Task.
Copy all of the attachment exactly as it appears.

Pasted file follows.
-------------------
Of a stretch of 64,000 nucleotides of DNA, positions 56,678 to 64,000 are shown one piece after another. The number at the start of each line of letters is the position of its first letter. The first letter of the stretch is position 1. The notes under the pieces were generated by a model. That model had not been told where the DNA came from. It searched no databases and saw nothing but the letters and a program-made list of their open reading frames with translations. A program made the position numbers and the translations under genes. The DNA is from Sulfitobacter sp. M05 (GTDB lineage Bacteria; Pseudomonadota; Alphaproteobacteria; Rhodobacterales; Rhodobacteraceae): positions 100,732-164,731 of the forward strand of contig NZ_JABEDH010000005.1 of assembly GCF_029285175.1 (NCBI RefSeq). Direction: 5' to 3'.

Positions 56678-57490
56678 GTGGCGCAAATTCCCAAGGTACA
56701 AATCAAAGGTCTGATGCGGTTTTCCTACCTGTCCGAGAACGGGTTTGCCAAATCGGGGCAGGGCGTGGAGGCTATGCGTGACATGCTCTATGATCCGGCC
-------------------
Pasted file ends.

Of a stretch of 64,000 nucleotides of DNA, positions 56,678 to 64,000 are shown one piece after another. The number at the start of each line of letters is the position of its first letter. The first letter of the stretch is position 1. The notes under the pieces were generated by a model. That model had not been told where the DNA came from. It searched no databases and saw nothing but the letters and a program-made list of their open reading frames with translations. A program made the position numbers and the translations under genes. The DNA is from Sulfitobacter sp. M05 (GTDB lineage Bacteria; Pseudomonadota; Alphaproteobacteria; Rhodobacterales; Rhodobacteraceae): positions 100,732-164,731 of the forward strand of contig NZ_JABEDH010000005.1 of assembly GCF_029285175.1 (NCBI RefSeq). Direction: 5' to 3'.

Positions 56678-57490
56678 GTGGCGCAAATTCCCAAGGTACA
56701 AATCAAAGGTCTGATGCGGTTTTCCTACCTGTCCGAGAACGGGTTTGCCAAATCGGGGCAGGGCGTGGAGGCTATGCGTGACATGCTCTATGATCCGGCC